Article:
The plain fact is that the structures of the Anglican Communion (recognized and reaffirmed in the Covenant) have, from the very start, been at least ambivalent about the role of bishops. It has become almost a matter of pride that the Lambeth Conference is powerless to take binding decisions. Its creation of a new organ of governance to meet each succeeding crisis – the Anglican Consultative Council, the Primates’ Meeting, the various commissions (Grindrod, Eames, etc.) and now the ‘Standing Committee of the Anglican Communion’ – has rendered it more and not less ineffectual. The role of the See of Canterbury has been similarly diminished.

Eucharist, Bishop, Church: there seems to be little if anything in the proposed Anglican Covenant which is even analogous to the early Christian ecclesiology outlined by Zizioulas. There is much talk (especially among Canadians and Americans) of the dangers of erecting a quasi-papal primacy among Anglicans. It is seen as oppressive to individual consciences and stifling to mission-oriented doctrinal development. But the Covenant offers no viable alternative. Indeed it compounds the presenting problem of doctrinal disunity.

What Anglicans have historically most feared is what presently they most need: a magisterium rooted in a universal primacy. The traditional fear has been of unscriptural doctrinal innovation (the Marian dogmas and papal infallibility are usually cited). It is time to admit that the danger has shifted. The Papal Primacy (as the crisis over women’s ordination has made clear) exists (as Newman always insisted that it did) not to facilitate but to limit doctrinal novelty.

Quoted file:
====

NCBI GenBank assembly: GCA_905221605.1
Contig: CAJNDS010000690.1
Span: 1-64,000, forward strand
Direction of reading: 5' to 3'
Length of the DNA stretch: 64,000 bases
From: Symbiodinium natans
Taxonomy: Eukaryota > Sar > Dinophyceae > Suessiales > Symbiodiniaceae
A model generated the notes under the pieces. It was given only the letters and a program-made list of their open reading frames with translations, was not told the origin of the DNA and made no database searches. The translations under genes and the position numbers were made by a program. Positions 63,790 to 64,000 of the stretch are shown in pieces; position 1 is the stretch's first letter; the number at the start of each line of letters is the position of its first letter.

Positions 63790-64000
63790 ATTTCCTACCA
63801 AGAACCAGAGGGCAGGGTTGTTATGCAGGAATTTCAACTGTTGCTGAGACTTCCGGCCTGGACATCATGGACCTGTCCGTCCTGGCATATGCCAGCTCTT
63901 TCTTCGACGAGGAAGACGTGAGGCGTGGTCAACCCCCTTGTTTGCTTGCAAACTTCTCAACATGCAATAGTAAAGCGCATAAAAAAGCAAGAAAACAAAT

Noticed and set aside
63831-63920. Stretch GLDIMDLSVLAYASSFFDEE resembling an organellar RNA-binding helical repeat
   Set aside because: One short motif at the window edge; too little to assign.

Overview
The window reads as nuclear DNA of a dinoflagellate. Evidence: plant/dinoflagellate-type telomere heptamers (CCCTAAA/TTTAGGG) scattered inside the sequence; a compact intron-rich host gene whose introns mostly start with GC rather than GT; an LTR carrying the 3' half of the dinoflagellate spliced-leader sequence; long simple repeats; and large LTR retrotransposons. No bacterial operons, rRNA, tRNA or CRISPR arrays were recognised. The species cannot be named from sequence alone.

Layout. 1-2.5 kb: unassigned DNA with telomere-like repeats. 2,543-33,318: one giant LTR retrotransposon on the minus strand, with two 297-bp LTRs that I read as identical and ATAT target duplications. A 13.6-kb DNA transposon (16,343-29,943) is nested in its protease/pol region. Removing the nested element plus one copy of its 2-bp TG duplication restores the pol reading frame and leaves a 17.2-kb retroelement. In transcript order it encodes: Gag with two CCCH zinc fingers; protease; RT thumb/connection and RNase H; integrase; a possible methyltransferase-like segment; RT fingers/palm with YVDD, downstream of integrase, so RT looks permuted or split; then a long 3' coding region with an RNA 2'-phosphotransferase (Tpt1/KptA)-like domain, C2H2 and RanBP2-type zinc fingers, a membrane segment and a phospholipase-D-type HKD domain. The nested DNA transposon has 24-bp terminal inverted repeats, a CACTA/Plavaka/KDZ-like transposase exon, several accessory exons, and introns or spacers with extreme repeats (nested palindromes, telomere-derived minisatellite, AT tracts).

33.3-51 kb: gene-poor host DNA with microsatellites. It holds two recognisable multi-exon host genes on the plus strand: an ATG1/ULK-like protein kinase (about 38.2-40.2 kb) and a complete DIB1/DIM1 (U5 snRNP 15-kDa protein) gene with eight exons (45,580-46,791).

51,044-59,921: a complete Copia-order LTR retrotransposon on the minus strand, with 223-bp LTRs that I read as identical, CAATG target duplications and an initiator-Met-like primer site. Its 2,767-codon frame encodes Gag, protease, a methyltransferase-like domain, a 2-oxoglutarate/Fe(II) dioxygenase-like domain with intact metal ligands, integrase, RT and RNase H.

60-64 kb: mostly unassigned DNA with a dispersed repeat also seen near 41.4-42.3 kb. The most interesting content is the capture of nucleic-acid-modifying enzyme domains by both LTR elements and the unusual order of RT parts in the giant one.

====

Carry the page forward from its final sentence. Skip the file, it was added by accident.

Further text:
An Anglican polity made up of separate sovereign legislatures loosely linked by ‘bonds of affection’ and an historical nostalgia is manifestly a recipe for accelerating ill-considered change. It bears little or no resemblance to the ecclesiology which emerged in the first four centuries, and is clearly less suited to the crises of the modern age than the much-derided ‘juridical’ model which it seeks to replace.

But if (as, despite its veneer of theological jargon, is surely the case) the proposed Covenant is deficient both in its treatment of the Eucharist and of Holy Orders, the question remains: will it work?

The answer to the question necessarily depends on what that purpose is thought to be. Anglicans, trapped breathless on the rollercoaster of doctrinal innovation, have for the most part abandoned serious ecclesiology for the quick fix. If, as one suspects, all this Covenant is really intended to do is to hold the Communion together until the conservative majority can catch up with the North Americans, then probably it will work. We can confidently expect that, just as the Windsor Report cited the progress towards women’s ordination as an exemplary functioning of the Communion’s Instruments of Unity, so at some not very distant time, gay marriages and lesbian bishops will be claimed to have been inaugurated in full compliance with the requirements of the Covenant.There will be fall-out; but it will probably not be significant.

If, on the other hand, the purpose of the Covenant is to provide Anglicans with a self-understanding which will allow them confidently and coherently to relate to other ecclesial bodies (and in particular the ancient churches of East and West), then the answer to that leading question must be no. Rowan Williams says he is not ‘offering a new paradigm of ecumenical encounter, far from it.’ And about that, though he probably doesn’t mean it, he is absolutely right. ND